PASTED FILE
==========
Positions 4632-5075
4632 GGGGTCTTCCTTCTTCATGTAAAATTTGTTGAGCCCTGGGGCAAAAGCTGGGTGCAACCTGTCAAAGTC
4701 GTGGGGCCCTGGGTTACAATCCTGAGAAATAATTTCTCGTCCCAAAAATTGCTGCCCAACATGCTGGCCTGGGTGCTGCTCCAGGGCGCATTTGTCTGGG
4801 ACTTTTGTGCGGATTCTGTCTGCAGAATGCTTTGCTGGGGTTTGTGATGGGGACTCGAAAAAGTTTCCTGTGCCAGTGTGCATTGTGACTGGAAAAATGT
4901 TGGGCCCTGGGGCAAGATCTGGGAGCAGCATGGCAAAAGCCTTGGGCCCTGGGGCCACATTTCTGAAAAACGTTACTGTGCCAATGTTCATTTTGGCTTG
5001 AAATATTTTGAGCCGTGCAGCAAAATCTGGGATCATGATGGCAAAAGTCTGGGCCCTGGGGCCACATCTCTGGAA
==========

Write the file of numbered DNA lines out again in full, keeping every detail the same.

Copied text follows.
Positions 4632-5075
4632 GGGGTCTTCCTTCTTCATGTAAAATTTGTTGAGCCCTGGGGCAAAAGCTGGGTGCAACCTGTCAAAGTC
4701 GTGGGGCCCTGGGTTACAATCCTGAGAAATAATTTCTCGTCCCAAAAATTGCTGCCCAACATGCTGGCCTGGGTGCTGCTCCAGGGCGCATTTGTCTGGG
4801 ACTTTTGTGCGGATTCTGTCTGCAGAATGCTTTGCTGGGGTTTGTGATGGGGACTCGAAAAAGTTTCCTGTGCCAGTGTGCATTGTGACTGGAAAAATGT
4901 TGGGCCCTGGGGCAAGATCTGGGAGCAGCATGGCAAAAGCCTTGGGCCCTGGGGCCACATTTCTGAAAAACGTTACTGTGCCAATGTTCATTTTGGCTTG
5001 AAATATTTTGAGCCGTGCAGCAAAATCTGGGATCATGATGGCAAAAGTCTGGGCCCTGGGGCCACATCTCTGGAA